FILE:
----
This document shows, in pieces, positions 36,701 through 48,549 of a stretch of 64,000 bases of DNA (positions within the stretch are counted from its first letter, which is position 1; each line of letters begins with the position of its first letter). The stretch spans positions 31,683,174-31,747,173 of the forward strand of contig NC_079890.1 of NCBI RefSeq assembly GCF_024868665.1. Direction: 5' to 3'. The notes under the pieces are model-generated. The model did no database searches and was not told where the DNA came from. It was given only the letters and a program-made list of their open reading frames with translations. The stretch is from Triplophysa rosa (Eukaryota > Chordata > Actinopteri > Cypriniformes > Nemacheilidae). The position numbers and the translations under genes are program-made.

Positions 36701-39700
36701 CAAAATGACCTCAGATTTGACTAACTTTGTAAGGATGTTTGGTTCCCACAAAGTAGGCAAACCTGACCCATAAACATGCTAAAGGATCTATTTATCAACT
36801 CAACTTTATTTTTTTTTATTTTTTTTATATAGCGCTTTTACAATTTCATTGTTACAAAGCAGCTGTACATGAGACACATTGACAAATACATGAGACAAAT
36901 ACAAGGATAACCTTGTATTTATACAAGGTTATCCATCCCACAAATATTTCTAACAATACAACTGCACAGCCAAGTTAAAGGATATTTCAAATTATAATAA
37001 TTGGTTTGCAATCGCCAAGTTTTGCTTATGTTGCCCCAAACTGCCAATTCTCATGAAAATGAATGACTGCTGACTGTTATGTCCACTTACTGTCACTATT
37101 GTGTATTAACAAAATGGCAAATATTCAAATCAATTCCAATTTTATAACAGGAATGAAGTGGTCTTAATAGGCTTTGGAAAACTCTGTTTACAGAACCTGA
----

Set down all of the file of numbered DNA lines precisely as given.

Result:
This document shows, in pieces, positions 36,701 through 48,549 of a stretch of 64,000 bases of DNA (positions within the stretch are counted from its first letter, which is position 1; each line of letters begins with the position of its first letter). The stretch spans positions 31,683,174-31,747,173 of the forward strand of contig NC_079890.1 of NCBI RefSeq assembly GCF_024868665.1. Direction: 5' to 3'. The notes under the pieces are model-generated. The model did no database searches and was not told where the DNA came from. It was given only the letters and a program-made list of their open reading frames with translations. The stretch is from Triplophysa rosa (Eukaryota > Chordata > Actinopteri > Cypriniformes > Nemacheilidae). The position numbers and the translations under genes are program-made.

Positions 36701-39700
36701 CAAAATGACCTCAGATTTGACTAACTTTGTAAGGATGTTTGGTTCCCACAAAGTAGGCAAACCTGACCCATAAACATGCTAAAGGATCTATTTATCAACT
36801 CAACTTTATTTTTTTTTATTTTTTTTATATAGCGCTTTTACAATTTCATTGTTACAAAGCAGCTGTACATGAGACACATTGACAAATACATGAGACAAAT
36901 ACAAGGATAACCTTGTATTTATACAAGGTTATCCATCCCACAAATATTTCTAACAATACAACTGCACAGCCAAGTTAAAGGATATTTCAAATTATAATAA
37001 TTGGTTTGCAATCGCCAAGTTTTGCTTATGTTGCCCCAAACTGCCAATTCTCATGAAAATGAATGACTGCTGACTGTTATGTCCACTTACTGTCACTATT
37101 GTGTATTAACAAAATGGCAAATATTCAAATCAATTCCAATTTTATAACAGGAATGAAGTGGTCTTAATAGGCTTTGGAAAACTCTGTTTACAGAACCTGA